The inbetween days

It’s a funny time of year to be out sketching. It’s warm enough to be outside but there’s still a general absence of colour. The best I could find were a few Scilla at the base of a tree and those deep shadows on the branches that only appear in spring before the trees leaf out.


Avenue Ste. Anne

When pressed for time (which seems to be most days!) I often start my daily sketch with an ink line and add colour to the drawing. This is much faster than building up areas with watercolour alone, and if need be, can be completed later in the day. I find that the Fabriano Artistico hot pressed block takes the ink line really well but you can end up with some unusual wash effects on this smooth paper. I’ve never had this happen before but today the French Ultramarine pigment that I used was super granulating, especially in the shadow area in the lower left of the sketch. I’m not sure if this is the brand of paint (Daniel Smith) or simply the paper. I don’t mind it because it adds a kind of weird texture to the asphalt but I might find it undesirable some other time.


Mint green

I’m ready to paint some greens, really ready, but the weather isn’t cooperating. Last year at this time the buds on the trees were bursting open and I was painting bursts of yellow-green all over the place. This year the only yellow-green I can find is in the vegetable drawer in my fridge.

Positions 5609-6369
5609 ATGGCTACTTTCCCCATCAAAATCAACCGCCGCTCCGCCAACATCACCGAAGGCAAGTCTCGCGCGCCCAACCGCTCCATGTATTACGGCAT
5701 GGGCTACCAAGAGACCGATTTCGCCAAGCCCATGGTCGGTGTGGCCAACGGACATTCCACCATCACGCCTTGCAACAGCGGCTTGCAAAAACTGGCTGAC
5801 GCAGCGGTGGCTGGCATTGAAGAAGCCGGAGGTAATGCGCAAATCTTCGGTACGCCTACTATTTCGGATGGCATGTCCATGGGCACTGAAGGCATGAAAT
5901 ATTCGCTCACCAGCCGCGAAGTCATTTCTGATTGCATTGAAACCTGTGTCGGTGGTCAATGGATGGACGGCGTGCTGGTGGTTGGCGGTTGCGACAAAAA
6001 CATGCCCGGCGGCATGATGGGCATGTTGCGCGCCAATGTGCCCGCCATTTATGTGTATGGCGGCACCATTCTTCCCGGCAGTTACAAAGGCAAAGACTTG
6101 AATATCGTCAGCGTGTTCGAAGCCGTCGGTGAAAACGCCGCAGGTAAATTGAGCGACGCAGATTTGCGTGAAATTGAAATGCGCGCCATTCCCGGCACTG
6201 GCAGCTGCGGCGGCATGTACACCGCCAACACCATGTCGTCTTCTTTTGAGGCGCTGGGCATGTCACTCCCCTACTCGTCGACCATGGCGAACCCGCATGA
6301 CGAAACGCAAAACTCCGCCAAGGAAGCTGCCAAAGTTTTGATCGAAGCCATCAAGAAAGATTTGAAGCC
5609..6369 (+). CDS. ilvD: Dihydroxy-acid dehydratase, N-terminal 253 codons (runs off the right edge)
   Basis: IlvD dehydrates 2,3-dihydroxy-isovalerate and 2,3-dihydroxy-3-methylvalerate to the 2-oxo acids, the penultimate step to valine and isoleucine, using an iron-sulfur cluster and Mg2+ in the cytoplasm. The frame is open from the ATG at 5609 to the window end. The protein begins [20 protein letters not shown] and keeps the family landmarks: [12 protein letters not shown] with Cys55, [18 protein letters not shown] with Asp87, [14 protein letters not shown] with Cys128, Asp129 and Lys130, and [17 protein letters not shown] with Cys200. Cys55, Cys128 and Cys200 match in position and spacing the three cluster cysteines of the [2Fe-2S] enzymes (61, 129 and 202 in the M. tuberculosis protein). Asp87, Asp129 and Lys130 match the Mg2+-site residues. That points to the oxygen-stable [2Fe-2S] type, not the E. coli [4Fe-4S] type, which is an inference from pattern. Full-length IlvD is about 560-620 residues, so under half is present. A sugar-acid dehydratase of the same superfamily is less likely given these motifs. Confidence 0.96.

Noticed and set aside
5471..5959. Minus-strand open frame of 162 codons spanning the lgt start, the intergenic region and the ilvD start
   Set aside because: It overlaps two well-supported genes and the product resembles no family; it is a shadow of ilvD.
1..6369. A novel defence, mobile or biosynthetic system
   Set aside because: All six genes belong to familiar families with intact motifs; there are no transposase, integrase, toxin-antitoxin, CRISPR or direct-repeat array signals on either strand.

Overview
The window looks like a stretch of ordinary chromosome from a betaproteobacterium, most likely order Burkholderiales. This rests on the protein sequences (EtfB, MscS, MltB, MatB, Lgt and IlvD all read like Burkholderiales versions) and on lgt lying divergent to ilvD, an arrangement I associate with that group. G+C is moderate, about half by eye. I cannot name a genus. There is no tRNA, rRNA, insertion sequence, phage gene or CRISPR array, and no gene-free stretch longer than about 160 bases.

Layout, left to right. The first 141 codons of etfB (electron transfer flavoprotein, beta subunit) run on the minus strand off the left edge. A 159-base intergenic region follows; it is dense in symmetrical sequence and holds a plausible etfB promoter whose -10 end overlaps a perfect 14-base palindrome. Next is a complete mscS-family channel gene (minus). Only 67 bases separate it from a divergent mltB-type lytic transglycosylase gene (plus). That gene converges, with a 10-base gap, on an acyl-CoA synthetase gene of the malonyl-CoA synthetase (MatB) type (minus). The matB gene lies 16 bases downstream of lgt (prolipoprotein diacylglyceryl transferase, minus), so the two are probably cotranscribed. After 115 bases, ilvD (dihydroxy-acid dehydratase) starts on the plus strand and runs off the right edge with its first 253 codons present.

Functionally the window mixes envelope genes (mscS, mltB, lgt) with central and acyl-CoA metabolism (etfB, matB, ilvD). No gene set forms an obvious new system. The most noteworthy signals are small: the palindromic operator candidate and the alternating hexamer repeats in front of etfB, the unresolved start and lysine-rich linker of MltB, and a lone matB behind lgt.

I would have loved to spend more time drawing all the details on these sardines but they had to be painted fast because you don’t want them sitting at room temperature for too long. You may not be able to get a sense of scale from my sketch but these are pretty small, wonderfully silvery and just waiting for a hot pan and some lemon.


Still wrapped

En route between a meeting and school, I stopped in NDG for barely 20 minutes to sketch. I chose this scene because the little bundled cedars at the base of the tree seemed like a metaphor for us Montrealers — scarves still wrapped around our necks, warm coats on — waiting for some warm spring weather. Even the buds on the tree itself seemed hesitant to emerge.


Two doors and a window

At first I drew all three doors on this church but the composition was rather monotonous and centered on the page. The second time around I subtracted one door and added the rose window. Sketched in a Moleskine sketchbook using a Lamy Safari pen with Noodlers Bulletproof Black ink.


Take two

I had to shake things up a bit today because I was so displeased with my sketch of this same church from yesterday. Lifeless! Dead! Muddy washes!

I went back to the same spot as yesterday, found the same parking spot (thankfully free) but this time I did everything differently. Instead of using a wash first and ink line second (which felt a bit like outlining) I started by trying to do a more expressive ink drawing using my Lami Safari pen and some black ink. Instead of sitting in my car, I got out and stood outside. Felt a bit like a bear coming out of hibernation. I used smooth paper from my Moleskine sketchbook instead of the watercolour Moleskine. And then I added a bit of wash to finish it up. I am much happier with this result. Even though I made a few mistakes in the drawing, I feel it has much more life.  Plus if you are sitting in the car you miss the comments of people walking by, like the man who told me “ça irait bien mieux avec un camera!” (translation: it would be a lot better with a camera!”)